Last night I had a dream–Lord help me understand,
An angel stood at the foot of my bed with compassion in her hands.
She said that the Lord had sent her, because he heard me cry,
And wanted to assure me he was always by my side.
I reached out my hand to touch her, but then she disappeared,
But left my BIBLE opened to a verse that I hold dear.
I picked my BIBLE up and began to read out loud,
Such joy filled my heart, the words made me proud.
But he was wounded for our transgressions;
He was bruised for our iniquities:
The chastisement of our peace was upon him;
And with his stripes we are healed.
I keep the words the angel gave me deep within my heart,
And in the morning when I awaken with this verse I start.
God made a promise through his son now it’s up to me,
to trust in the Lord, stand on his words, and completely believe.
A Christian poem by: Karen Fitzpatrick
3 thoughts on “I Had a Dream”
Hello there, your poem is beautiful. i thought there were she angels but in tne bible they are male. i have heard angels singing and they sounded like females but i was told by a friend they are defintly males. but you have had some insight and being left the word is just beautiful i have meditated on it. thanks for sharing and bless you.
Although the Bible never speaks about female angels, we should not think that angels are female or male. They are non-procreating spiritual beings who take on the appearance of bodies at times to appear to people. But they are not flesh and blood like we are (Luke 24:39).
There is a grammatical reason why they are always male in our Bibles. The Old Testament was first written in Hebrew. Hebrew only has two genders, masculine and feminine. There is no neuter gender as there is in Greek and English. Thus, where we in the English language can speak of “him, her, or it,” the Hebrew language only has “him or her.” And the male gender was prominent. So if a created being was not specifically female, it was referenced as male. Angels who are spirits (Hebrews 1:14), were not specifically created female. Thus, all Old Testament references to angels were masculine.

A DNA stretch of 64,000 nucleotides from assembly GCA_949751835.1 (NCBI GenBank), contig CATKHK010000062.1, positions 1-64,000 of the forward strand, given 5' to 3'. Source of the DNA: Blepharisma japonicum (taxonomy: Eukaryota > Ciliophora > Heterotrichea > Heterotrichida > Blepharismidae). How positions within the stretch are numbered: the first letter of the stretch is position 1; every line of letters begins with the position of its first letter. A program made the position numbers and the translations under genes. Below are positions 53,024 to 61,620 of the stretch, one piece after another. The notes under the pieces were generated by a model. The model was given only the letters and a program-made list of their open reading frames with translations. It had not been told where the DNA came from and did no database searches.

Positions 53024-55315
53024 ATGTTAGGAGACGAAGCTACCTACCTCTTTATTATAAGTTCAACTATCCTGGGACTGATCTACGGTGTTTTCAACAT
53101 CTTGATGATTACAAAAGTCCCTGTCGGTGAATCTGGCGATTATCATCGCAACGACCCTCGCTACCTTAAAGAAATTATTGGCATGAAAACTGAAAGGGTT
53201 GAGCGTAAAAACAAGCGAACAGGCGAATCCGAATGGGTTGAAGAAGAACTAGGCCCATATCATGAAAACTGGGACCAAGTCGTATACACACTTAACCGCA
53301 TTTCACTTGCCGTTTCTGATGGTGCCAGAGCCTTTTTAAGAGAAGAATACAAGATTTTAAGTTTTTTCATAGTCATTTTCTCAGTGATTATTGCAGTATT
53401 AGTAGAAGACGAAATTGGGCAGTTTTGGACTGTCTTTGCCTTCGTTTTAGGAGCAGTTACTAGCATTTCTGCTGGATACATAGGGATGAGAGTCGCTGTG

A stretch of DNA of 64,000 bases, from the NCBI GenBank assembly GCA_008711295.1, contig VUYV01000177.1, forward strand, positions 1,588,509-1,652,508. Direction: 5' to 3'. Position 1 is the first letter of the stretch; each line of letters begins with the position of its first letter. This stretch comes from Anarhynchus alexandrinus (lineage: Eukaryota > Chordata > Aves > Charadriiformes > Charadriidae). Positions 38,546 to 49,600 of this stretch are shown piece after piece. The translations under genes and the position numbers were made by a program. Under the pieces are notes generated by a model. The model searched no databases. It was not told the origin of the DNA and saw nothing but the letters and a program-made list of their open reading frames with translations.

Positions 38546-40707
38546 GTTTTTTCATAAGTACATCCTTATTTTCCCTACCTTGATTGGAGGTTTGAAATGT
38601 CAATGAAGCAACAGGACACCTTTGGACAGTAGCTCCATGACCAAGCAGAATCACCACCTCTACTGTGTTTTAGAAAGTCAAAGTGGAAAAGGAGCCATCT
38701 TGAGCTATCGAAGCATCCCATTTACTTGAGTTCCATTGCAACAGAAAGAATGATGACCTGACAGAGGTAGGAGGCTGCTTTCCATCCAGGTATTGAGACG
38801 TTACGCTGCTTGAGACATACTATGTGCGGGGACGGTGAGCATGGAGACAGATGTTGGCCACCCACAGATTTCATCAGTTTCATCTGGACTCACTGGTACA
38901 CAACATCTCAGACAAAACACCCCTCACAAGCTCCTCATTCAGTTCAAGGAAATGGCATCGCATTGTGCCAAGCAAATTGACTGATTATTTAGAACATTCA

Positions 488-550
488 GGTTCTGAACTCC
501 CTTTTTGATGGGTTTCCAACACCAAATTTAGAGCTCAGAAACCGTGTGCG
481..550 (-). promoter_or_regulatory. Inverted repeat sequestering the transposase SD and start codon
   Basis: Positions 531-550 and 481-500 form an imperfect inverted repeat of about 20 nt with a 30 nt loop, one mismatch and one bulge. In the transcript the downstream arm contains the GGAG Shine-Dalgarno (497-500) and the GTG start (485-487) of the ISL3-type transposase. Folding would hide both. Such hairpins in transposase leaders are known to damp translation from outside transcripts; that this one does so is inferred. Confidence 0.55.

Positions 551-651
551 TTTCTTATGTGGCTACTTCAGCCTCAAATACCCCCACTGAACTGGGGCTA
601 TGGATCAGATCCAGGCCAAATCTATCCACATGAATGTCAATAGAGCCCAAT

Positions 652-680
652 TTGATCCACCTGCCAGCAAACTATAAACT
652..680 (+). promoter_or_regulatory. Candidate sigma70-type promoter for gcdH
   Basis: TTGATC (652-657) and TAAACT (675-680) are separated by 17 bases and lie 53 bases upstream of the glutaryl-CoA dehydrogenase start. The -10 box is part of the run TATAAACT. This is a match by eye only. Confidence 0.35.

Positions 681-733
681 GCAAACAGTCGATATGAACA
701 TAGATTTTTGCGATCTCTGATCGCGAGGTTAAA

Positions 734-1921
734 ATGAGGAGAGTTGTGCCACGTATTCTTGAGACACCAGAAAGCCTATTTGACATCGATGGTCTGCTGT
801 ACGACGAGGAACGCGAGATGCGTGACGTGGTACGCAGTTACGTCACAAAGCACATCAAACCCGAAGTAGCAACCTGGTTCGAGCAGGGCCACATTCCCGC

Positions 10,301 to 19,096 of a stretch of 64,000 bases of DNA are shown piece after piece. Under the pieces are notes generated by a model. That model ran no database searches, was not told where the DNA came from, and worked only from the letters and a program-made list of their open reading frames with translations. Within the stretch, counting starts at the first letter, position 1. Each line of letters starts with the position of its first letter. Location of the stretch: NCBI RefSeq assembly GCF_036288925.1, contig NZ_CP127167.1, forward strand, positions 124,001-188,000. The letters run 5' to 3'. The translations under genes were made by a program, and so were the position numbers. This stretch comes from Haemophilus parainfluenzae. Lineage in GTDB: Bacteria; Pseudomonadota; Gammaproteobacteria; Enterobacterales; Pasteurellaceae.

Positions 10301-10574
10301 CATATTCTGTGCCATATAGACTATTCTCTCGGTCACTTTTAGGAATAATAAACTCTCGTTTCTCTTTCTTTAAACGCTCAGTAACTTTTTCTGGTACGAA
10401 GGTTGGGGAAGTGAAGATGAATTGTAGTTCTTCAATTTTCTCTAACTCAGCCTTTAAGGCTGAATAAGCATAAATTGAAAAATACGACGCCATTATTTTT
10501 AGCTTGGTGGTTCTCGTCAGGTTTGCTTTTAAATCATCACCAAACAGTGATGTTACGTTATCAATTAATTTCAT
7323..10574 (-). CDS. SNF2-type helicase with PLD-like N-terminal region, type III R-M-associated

The New Testament was first written in Greek (except for Matthew where there is debate about whether it was written first in Hebrew or Greek). In the Greek language at that time, there was no feminine word for “angel.” The only word for “angel” in Greek was masculine. So again, all angels are treated grammatically as masculine in the New Testament. However, like the sun and the stars, although they are referenced using masculine terms, one should not conclude that they are male in the sense that humans are male or female. They are spiritual beings. They do not have flesh and blood.
Accordingly, I do not have problems with using the feminine gender to describe angels, as long as we understand that angels do not actually have gender. They are spirits who are not organically physical beings, as we are. Though they sometimes take on the appearance of humans, that appearance does not have physical substance as we do, and as Christ did after the resurrection. Nothing in Scripture or God’s nature forbids them from appearing as men or as women.
this poem is very powerful